If a student has a COVID-19 test and the result is positive, can they attend their VCE written examination?

No. Students who test positive cannot attend an examination(s). They should follow the instructions provided by the Department of Health and isolate to prevent transmission of COVID-19. They should contact their school and advise them of the test result immediately. A school’s VCE COVID-19 Manager/VCE Coordinator will be able to assist students with any questions they have. Student will be eligible for a Derived Examination Score (DES).

If a student has tested positive but is vaccinated, can they attend their VCE written examination?

No. Even if a student is fully vaccinated, if they have tested positive they cannot sit any VCE written examinations until they have completed their 14 days quarantine. The student will be eligible for a DES for any written examination they have missed during this period. The student’s school’s VCE COVID-19 Manager/VCE Coordinator will be able to discuss these arrangements with the student.

Can students sit a VCE written examination if they are a Primary Close Contact (PCC)?

Yes. PCCs will be permitted to leave quarantine to get a COVID-19 test and to attend a VCE written examination. A school’s VCE COVID-19 Manager/VCE Coordinator will be able to assist students to sit their written examinations if they are deemed a PCC by the Department of Health. A school’s VCE COVID-19 Manager/VCE Coordinator will be able to discuss these arrangements with students.

Why are PCCs being allowed to leave quarantine to attend a VCE written examination?

VCE students have worked very hard during the year and every effort will be made to allow them to sit their written VCE examinations. The Department of Health has determined that with the appropriate health and safety controls in place, PCC students will be able to safely sit their VCE written examinations.

How long does a student who is a PCC have to quarantine during the VCE written examination period?

If fully vaccinated and not identified as a household PCC, these PCCs will need to quarantine for 7 days. Students who are PCCs and are not fully vaccinated need to quarantine for 14 days.
If not fully vaccinated or identified as a household contact, PCCs will need to quarantine for 14 days.

Do students have to do additional COVID-19 testing if they are a PCC?

PCCs who are fully vaccinated

    If fully vaccinated and not identified as a household PCC, these PCCs will need to quarantine for 7 days and are required to undertake additional COVID-19 tests at day 2, 4 and 6 and will only be allowed to sit examinations if they comply with all requirements, including only leaving quarantine for initial testing; testing on the required additional days; and do not return a positive result or develop symptoms.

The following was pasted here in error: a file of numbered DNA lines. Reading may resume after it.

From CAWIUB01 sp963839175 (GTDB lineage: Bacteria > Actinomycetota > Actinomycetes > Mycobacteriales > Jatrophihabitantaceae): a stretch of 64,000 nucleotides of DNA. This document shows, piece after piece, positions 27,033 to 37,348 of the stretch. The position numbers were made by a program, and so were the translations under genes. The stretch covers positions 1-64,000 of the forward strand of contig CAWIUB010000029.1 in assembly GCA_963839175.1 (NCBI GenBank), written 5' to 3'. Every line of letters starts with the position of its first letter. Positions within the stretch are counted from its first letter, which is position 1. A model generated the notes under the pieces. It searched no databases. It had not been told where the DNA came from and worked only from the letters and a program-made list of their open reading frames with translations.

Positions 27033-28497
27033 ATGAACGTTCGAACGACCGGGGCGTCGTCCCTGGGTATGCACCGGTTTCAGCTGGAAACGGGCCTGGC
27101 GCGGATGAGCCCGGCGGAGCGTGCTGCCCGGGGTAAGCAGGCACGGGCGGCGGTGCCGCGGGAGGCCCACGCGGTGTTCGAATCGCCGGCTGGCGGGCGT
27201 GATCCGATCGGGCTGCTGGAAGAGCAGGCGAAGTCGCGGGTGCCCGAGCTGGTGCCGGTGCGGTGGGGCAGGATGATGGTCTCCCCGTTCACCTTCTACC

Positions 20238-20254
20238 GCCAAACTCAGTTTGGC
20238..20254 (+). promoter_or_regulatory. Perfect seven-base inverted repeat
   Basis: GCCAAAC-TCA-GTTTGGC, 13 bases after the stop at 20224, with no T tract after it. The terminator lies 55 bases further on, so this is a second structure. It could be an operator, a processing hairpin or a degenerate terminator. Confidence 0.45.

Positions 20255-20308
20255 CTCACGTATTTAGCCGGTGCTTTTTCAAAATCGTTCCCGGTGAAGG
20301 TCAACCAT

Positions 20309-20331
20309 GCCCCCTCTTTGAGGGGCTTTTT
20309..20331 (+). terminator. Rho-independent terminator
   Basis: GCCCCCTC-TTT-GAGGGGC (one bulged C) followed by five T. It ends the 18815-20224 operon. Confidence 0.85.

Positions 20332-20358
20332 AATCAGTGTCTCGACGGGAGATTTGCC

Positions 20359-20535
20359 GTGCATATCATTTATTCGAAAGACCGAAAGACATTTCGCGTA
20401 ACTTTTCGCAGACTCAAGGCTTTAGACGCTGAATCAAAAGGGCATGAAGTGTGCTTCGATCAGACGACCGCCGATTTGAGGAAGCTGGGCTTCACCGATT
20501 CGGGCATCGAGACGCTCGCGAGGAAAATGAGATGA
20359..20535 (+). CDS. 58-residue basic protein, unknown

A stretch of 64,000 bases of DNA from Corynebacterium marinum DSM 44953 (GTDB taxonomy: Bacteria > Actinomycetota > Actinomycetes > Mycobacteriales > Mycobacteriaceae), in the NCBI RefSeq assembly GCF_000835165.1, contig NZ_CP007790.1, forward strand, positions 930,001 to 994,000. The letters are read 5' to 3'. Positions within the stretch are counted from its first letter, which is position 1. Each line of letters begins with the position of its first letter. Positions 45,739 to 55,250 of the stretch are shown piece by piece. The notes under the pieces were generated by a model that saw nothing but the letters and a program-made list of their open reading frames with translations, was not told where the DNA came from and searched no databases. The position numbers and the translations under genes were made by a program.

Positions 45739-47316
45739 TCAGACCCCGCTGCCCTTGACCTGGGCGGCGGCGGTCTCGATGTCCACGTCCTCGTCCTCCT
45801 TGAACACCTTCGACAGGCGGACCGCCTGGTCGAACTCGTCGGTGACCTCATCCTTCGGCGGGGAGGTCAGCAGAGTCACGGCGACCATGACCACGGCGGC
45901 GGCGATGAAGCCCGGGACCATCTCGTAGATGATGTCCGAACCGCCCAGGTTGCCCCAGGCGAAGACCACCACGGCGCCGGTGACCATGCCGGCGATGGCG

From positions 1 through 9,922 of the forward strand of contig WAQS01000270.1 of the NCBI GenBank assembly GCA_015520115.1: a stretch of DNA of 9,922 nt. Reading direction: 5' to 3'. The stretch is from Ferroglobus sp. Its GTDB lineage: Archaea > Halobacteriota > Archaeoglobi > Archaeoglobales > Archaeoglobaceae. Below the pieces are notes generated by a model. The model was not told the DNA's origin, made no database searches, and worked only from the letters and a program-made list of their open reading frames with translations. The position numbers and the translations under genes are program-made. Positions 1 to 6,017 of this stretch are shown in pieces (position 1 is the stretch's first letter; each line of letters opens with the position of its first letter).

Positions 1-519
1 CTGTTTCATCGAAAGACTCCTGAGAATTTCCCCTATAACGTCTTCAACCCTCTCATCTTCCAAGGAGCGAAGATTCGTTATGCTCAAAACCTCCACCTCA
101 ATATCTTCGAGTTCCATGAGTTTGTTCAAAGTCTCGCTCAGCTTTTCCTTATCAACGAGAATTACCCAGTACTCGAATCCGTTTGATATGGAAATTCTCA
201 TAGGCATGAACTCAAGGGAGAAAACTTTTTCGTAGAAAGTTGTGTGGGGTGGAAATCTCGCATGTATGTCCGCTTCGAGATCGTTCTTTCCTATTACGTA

PCCs who are not fully vaccinated or are identified as a household contact

    If not fully vaccinated or identified as a household contact, PCCs will need to quarantine for 14 days and are required to undertake additional tests at day 2, 4, 6 and 13 and will only be allowed to sit examinations if they comply with all requirements, including only leaving quarantine for initial testing; testing on the required additional days; and do not return a positive result or develop symptoms.

If a student is a PCC, will their school require them to show evidence of a negative test before they can attend a VCE written examination?

A student’s school may ask PCC students for evidence of a negative test. If they have evidence from their most recent test, then they should provide it, however, if they are still waiting for the result, the school will allow the student to complete their examination with the appropriate health and safety controls in place.

If a student is a PCC, what are the reasons for which they are allowed to leave quarantine?

If a student is a PCC, they are permitted to leave quarantine to get a COVID-19 test and to attend a VCE written examination.

What is the role of the School VCE COVID-19 Manager and how can they help students?

The role of the VCE COVID-19 Manager is to support any students who have tested positive or are considered PCCs. This responsibility may rest with your VCE Coordinator or another school staff member directly involved with the administration of VCE written examinations at a school.

The VCE COVID-19 Manager will contact students to ensure they understand their testing obligations and for any students deemed a PCC they will outline arrangements for completing VCE written examinations.

The VCE COVID-19 Manager will maintain a list of all COVID-19 positive students and PCCs and liaise with those students to provide support to them and information to ensure they are able to comply with the requirements for sitting VCE written examinations.

Where will PCCs sit their VCE written examinations?

PCCs will be required to complete their VCE written examinations in a designated room, separated from other students, with specific health and safety controls in place. This will either be in a room by themselves or with other PCCs. A school’s VCE COVID-19 Manager will outline these arrangements with any student deemed a PCC.

What additional health and safety controls will be in place for PCCs sitting a VCE written examination?

In addition to sitting the examinations in a dedicated room, the following infection control measures will be in place for written examinations for any student considered a PCC:

    • There will be a separate entrance to the examination venue for PCCs
    • Students will be spaced out with a density quotient of at least 4 square metres or more per student
    • Where available, air purifiers will be prioritised for these rooms
    • Where possible, windows and doors will be open